Now Jesus, the Word of God, perceived that the rich man could not accept his invitation to follow him on the terms he offered.  Jesus perceived the stumbling block in the rich man’s heart.  Since he loved the man, we may imagine that Jesus was sorrowful when he said to his disciples, “How hard it will be for those who have wealth to enter the kingdom of God!”

There are famous saints – St. Francis was one of them – who have heard this Gospel story and responded by doing just what Jesus had asked the rich man to do.  Countless Christians whose names we don’t know have forsaken material wealth completely or lived together as the early Christians did, sharing what they had so that everyone had enough – all as part of following Jesus.  Many, many Christians have embraced simple, non-materialistic lifestyles in order to be freer to follow Jesus and live into his teaching.  Only God knows the astounding generosity of Christians, rich and poor and everywhere in between, who give what they have, sacrificially and joyfully, in obedience to God’s call.

This morning’s Gospel lesson is one of the clearest and most challenging passages we have about wealth and possessions and being a follower of Jesus.  And so we may consider it as a foundation undergirding the question of what we, as Christians, do with our money and our possessions, of how we stand in relation both to Jesus and his call and in relation to the call or lure of things and the money we use to obtain things.

How many of us realize that our homes and lives are over-filled with things?  How hard is it to let go of the things we have?  How difficult is it to stop buying more things than we really need?  How much of our time is spent taking care of things?  How much do we worry about paying for our things?  How much do we worry about what will happen to our things?  How are our possessions keeping us from living the lives we want to live?  Might it be that Jesus, who loves us, is calling us to free ourselves somehow from things that have no life so that we might have more abundant life in him?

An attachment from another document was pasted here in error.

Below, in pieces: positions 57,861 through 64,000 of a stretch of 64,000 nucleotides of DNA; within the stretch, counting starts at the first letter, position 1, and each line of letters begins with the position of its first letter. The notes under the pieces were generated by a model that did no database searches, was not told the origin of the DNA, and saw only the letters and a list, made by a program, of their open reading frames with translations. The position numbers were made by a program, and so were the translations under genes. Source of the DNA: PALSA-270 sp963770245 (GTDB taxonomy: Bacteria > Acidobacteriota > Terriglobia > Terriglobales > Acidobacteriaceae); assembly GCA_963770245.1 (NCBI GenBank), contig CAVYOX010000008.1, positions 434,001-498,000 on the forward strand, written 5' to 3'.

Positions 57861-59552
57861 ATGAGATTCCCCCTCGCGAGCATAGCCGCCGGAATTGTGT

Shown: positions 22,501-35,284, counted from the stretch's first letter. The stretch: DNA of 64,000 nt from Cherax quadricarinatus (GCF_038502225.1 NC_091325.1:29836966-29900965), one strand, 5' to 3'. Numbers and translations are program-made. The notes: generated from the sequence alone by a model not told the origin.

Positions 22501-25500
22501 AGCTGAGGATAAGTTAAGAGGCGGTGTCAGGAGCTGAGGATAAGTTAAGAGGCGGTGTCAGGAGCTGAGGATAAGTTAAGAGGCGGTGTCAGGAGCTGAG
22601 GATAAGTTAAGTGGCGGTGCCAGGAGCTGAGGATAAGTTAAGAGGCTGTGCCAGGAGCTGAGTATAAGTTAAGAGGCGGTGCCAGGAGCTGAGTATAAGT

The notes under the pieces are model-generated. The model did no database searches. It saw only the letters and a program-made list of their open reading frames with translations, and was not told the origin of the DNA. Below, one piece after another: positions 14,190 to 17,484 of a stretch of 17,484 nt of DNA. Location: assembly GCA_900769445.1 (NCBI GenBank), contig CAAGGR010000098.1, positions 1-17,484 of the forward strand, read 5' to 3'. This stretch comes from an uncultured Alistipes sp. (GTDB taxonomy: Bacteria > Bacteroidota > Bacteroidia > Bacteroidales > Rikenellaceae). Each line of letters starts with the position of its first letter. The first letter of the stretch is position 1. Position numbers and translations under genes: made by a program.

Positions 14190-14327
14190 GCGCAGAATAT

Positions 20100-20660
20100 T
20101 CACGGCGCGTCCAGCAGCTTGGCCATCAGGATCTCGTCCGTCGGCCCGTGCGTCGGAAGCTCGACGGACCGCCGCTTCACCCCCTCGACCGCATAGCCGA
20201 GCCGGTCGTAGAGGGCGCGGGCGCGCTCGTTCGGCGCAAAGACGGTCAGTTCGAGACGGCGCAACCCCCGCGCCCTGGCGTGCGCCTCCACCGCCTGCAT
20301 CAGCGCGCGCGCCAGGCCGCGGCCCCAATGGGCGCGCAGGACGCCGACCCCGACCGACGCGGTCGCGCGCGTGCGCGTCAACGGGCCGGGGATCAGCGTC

Freedom and joy.  That’s what great saints like St. Francis received in exchange for possessions.  The offer is there for us, too.  We can really do what Jesus asked the rich man to do.  Not as extravagantly as St. Francis, but we can take steps in the same direction.  We can give our things to someone who needs them or to be sold to benefit a charitable organization.  We can sell our things and give the money to the poor.  We can choose what we buy more carefully so that we will be able to share our money more generously.  We can care less about things that have no life so that we can care more about God’s living creatures and about God, the source of all life.

Wealth and possessions are certainly not the only things that keep us from following Jesus.  This may be a good time for us to take a look at our lives and our souls and ask ourselves what does keep us, here and now, from taking a bolder step to follow Jesus, to love Jesus, to obey Jesus.  It may be something less concrete than wealth and possessions but every bit as real.  Worry and anxiety?  Fear?  Bearing a grudge?  Being overly concerned with ourselves?  Guilt?  Being too busy?  Each of us can learn what our stumbling blocks are and prayerfully work to change.

But finally, we must remember what Jesus told his perplexed disciples when they asked him, “Then who can be saved?”  “For mortals it is impossible, but not for God; for God all things are possible.”  We cannot save ourselves.  God is the author of our salvation, the One who can lead us to God’s kingdom no matter how we stumble.  For us and for now, it is enough to keep loving, seeking, and following Jesus as best we can, with humble hearts.  In Jesus’ name.  Amen.

St. Giles' Episcopal Church - Jefferson, Maine | A member of The Episcopal Diocese of Maine, The Episcopal Church, and the Worldwide Anglican Communion